Plea-Bargaining Law after Lafler and Frye

30 Pages Posted: 23 Jun 2013 Last revised: 20 Aug 2013

See all articles by Russell D. Covey

Russell D. Covey

Whittier Law School; Georgia State University College of Law

Date Written: 2013


In dissenting opinions in Lafler v. Cooper and Missouri v. Frye – two recent cases dealing with the application of the Sixth Amendment right to counsel to the plea bargaining process – Justice Scalia warned of the coming creation of a whole new field of constitutional criminal procedure: plea bargaining law. This symposium contribution assesses that prediction. It concludes that the Lafler and Frye cases do lay the groundwork for important, albeit incremental, expansion of constitutional protections to criminal defendants in the guilty plea process. In particular, it urges the extension of prosecutorial disclosure obligations to the guilty plea stage and increased restrictions on coercive bargaining practices by prosecutors seeking to induce defendants to plead guilty.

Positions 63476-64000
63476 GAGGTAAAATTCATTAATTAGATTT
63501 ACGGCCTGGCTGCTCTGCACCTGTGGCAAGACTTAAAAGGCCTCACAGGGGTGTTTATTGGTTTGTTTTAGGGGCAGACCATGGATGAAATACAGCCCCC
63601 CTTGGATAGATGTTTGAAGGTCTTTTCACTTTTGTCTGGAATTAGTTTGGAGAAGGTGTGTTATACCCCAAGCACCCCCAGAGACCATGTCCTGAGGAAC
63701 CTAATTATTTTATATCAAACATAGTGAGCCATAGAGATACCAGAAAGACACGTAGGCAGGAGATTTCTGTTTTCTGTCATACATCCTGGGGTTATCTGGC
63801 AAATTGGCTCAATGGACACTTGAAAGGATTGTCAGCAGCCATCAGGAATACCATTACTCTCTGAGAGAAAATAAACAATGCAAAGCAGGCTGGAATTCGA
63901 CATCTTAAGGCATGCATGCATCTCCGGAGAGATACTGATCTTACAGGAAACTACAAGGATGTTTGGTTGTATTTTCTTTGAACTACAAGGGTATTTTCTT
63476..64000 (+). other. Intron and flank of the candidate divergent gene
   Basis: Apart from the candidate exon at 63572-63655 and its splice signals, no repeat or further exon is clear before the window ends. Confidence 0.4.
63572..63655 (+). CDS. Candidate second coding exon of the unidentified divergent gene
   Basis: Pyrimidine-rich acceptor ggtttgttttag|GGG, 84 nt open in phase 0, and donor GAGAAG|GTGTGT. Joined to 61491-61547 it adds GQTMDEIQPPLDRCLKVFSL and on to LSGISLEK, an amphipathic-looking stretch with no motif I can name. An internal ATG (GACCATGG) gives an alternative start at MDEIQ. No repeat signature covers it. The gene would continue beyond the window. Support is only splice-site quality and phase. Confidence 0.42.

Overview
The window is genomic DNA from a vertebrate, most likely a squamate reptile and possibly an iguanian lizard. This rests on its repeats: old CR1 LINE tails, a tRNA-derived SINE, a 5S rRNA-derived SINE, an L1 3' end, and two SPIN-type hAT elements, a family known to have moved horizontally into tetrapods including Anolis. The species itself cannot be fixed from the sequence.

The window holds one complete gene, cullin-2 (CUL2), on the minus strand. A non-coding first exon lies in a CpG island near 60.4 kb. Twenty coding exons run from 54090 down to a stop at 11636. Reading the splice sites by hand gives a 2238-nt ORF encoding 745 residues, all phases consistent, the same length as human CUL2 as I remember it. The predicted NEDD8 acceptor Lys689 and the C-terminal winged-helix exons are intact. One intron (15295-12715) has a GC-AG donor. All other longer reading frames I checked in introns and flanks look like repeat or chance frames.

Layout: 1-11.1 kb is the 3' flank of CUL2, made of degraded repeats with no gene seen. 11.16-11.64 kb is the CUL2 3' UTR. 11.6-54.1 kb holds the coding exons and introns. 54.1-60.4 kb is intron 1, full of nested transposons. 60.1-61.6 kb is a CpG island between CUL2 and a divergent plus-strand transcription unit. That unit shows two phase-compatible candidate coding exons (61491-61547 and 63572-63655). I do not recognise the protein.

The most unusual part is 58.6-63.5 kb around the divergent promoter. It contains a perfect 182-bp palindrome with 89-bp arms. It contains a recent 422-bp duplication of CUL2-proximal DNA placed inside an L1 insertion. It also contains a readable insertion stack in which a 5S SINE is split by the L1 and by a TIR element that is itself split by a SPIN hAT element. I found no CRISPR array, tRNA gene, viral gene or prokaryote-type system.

Keywords: plea bargaining, right to counsel, constitution, criminal law, criminal procedure, guilty, coercive bargaining, Supreme Court, constitutional criminal procedure, guilty pleas

JEL Classification: K14, K30, K39, K40, K41

Suggested Citation

Covey, Russell D. and Covey, Russell D., Plea-Bargaining Law after Lafler and Frye (2013). Duquesne University Law Review, Vol. 51, 2013, Georgia State University College of Law, Legal Studies Research Paper No. 2013-17, Available at SSRN:

Russell D. Covey (Contact Author)

Georgia State University College of Law ( email )

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Whittier Law School

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United States
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